School Water Cycle Experiments That Are Easy

Written by sophie batin
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School Water Cycle Experiments That Are Easy
Droplets form as water from the air condenses on the bottle. (condensate on the water bottle image by Daria Miroshnikova from

The water cycle, also known as the hydroponic cycle, shows the different stages that water on our planet goes through. As the sun shines on water on the ground or in the sea, lakes or rivers, the water heats up and becomes water vapour. This vapour rises until it begins to cool. As the vapour cools, it condenses into water droplets that merge together to form clouds. When the clouds gain too much water, they become heavy and the water is precipitated as rain. The rain falls and either evaporates again or is collected in lakes, rivers and the sea. So our water cycle consists of three main stages --- evaporation, condensation and precipitation, followed by the possible fourth stage --- collection.

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The Plastic Baggie Experiment

This easy experiment demonstrates the water cycle in a highly visual way. Place about half a cup of water into a plastic baggy, seal it and tape it to a window. Use a marker pen to mark the water level in the baggie. After the baggie has been left in the sun, the water level will have fallen due to evaporation and droplets of water will have condensed at the top of the baggie. When enough droplets have condensed, they will run together and become heavy enough to fall back into the water below, demonstrating precipitation.

The Colored Water Experiment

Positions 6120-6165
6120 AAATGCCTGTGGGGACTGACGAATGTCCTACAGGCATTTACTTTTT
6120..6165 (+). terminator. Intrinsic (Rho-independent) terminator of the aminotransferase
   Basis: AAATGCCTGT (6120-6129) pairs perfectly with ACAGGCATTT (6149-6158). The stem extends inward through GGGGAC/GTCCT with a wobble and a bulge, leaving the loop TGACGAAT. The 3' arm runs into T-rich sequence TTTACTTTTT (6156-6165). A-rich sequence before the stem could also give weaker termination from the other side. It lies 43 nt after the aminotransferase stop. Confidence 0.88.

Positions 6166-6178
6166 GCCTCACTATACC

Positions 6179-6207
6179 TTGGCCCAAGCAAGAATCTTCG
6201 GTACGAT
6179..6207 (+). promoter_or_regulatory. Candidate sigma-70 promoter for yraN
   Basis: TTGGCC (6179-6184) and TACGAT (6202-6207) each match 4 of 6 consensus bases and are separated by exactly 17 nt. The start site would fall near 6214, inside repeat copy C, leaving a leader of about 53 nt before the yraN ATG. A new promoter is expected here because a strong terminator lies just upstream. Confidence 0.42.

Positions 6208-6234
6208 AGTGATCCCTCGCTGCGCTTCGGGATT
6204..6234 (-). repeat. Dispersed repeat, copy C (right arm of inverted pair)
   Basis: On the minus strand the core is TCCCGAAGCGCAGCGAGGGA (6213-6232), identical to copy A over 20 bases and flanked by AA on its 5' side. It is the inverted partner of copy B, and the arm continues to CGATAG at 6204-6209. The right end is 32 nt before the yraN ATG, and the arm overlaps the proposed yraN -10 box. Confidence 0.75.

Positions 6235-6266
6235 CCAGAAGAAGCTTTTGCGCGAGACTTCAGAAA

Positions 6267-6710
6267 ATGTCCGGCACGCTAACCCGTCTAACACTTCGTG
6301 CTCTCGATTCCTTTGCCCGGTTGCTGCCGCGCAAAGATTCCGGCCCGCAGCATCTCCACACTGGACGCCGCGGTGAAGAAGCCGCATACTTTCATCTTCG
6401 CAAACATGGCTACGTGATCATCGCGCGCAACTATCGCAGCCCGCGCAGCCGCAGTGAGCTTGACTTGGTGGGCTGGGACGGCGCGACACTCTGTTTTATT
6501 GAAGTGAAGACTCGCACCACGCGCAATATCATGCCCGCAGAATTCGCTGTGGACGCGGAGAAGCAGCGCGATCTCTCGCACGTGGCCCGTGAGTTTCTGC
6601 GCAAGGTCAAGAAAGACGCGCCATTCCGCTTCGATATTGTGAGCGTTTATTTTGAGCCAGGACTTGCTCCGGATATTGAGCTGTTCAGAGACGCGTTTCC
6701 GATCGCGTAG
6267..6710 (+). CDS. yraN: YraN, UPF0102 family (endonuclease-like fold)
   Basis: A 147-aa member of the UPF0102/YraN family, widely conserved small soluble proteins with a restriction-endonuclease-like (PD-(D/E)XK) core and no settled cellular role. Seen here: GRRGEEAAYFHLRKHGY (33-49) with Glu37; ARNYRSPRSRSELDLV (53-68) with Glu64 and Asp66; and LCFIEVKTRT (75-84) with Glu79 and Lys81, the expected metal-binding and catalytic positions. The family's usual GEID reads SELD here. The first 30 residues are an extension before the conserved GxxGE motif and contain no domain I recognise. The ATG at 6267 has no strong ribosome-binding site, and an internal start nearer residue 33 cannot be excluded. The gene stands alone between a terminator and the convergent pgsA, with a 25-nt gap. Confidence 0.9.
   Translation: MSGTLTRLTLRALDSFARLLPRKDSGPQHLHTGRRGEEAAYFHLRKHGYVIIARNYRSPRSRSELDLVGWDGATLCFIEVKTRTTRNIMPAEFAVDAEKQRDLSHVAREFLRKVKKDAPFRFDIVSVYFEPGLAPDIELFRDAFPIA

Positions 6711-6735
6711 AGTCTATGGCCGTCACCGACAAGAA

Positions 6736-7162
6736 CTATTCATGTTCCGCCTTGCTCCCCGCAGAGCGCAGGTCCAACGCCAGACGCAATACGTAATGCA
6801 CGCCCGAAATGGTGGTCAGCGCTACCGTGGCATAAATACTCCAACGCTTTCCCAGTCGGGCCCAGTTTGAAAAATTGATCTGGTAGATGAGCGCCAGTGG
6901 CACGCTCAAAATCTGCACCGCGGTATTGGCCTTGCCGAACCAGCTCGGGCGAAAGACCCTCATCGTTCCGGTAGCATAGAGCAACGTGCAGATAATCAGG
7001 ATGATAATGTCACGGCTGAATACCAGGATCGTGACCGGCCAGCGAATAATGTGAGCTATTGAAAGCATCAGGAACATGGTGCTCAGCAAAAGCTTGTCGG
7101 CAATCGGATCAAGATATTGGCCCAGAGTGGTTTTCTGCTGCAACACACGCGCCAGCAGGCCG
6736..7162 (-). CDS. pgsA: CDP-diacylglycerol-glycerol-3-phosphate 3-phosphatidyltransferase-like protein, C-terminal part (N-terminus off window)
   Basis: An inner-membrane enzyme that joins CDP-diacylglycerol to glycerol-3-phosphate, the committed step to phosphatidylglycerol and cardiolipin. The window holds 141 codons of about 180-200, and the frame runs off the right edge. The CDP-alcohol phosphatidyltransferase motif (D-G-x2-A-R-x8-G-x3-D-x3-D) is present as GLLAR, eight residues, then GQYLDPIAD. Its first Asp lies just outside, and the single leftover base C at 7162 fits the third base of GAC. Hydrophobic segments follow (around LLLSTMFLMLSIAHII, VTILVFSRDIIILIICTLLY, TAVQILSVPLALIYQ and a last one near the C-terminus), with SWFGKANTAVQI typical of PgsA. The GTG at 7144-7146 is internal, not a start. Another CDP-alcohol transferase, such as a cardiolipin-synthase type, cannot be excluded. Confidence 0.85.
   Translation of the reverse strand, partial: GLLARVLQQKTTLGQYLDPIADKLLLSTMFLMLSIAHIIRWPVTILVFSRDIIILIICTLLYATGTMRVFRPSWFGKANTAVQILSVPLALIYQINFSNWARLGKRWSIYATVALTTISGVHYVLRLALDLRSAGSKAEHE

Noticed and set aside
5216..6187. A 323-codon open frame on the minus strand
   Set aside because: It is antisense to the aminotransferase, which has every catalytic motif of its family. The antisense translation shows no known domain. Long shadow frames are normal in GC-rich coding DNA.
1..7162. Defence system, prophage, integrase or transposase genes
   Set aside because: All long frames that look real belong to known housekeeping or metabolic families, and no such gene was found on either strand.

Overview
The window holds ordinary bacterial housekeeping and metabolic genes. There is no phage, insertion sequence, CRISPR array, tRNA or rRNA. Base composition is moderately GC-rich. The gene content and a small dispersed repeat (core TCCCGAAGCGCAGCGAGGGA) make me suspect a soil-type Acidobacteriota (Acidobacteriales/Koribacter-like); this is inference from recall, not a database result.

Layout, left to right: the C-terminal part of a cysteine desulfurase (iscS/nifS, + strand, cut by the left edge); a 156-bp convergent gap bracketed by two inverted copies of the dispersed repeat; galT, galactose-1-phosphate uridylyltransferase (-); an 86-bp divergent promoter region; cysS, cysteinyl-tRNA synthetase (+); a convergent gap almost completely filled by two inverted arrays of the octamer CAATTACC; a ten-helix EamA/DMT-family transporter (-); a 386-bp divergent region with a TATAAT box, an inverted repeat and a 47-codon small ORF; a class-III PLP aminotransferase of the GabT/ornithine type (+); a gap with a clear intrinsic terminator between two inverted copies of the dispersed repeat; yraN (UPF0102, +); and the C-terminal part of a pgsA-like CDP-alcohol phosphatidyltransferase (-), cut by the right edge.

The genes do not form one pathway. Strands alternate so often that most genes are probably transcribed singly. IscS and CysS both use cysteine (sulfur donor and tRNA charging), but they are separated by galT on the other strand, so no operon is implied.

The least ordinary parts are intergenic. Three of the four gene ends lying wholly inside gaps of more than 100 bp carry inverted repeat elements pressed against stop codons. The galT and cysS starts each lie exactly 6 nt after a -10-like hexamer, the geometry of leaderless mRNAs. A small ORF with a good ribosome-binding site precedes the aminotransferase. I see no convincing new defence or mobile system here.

In this experiment food colouring is used to create more of a contrast between the original water and the precipitate. Half fill a transparent plastic cup with water and colour the water with a few drops of food colouring. Tape another plastic cup upside down on top of the first to create an enclosed system and leave it on a sunny windowsill. The water will evaporate, condense and precipitate, as in the Plastic Baggie Experiment, but the food colouring will not, remaining only in the original water and not the droplets that have condensed. They will be clear.

The Empty Cup Experiment

This simple experiment can capture children's attention since the empty cup appears to fill by magic! Place a large bowl half full of water in a sunny place with an empty cup in the centre. Cover the bowl with cling film and weight down the centre over the cup with a small pebble. After a period of time, the water will evaporate from the bowl and condense on the cling film. The weight will funnel the droplets together and they will precipitate from the centre of the cling film into the empty cup, filling it with water.

Individual Stage Experiments

If you wish to demonstrate the stages of the water cycle separately, these experiments are ideal. To demonstrate evaporation, boil a kettle and explain that the steam is water that has been heated and become vapour. To demonstrate condensation, simply pour a glass of iced water in a warm room. As water droplets condense on the outside of the glass, explain that these are the water molecules in air cooling down when they come into contact with the cold glass. To demonstrate precipitation, hold up a length of cotton thread and use a pipette to carefully drip water on to it, one drop at a time. The first drop or two will cling to the bottom of the thread but adding more drops will make this droplet too heavy and it will fall, precipitating just as rain does from clouds.

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